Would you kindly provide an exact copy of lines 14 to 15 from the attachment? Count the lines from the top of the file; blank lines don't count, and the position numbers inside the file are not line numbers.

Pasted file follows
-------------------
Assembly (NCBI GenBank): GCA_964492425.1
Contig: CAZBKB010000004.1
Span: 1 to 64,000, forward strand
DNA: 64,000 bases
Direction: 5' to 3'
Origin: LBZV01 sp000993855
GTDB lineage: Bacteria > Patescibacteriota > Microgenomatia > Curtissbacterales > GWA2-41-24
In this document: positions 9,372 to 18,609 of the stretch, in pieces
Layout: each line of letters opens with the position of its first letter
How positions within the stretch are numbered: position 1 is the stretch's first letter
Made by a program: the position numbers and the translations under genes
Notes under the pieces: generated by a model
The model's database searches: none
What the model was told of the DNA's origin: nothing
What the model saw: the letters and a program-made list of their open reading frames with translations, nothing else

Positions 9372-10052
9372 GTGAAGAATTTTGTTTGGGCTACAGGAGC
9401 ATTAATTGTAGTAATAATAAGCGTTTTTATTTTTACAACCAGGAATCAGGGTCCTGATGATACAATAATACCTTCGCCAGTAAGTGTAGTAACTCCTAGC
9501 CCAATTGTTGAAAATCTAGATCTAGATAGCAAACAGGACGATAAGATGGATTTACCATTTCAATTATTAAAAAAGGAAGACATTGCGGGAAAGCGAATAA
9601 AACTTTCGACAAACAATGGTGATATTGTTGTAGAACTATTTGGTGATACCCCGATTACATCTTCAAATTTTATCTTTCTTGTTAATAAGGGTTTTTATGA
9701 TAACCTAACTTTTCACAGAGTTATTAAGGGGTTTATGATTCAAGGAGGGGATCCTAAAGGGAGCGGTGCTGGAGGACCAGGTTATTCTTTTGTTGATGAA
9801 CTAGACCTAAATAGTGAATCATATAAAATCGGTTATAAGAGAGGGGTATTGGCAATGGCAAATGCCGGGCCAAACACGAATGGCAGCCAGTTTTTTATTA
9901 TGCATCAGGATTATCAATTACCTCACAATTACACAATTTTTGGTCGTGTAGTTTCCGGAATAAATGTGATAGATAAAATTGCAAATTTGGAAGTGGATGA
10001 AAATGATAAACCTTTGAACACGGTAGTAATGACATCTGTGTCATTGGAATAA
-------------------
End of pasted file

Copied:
What the model was told of the DNA's origin: nothing
What the model saw: the letters and a program-made list of their open reading frames with translations, nothing else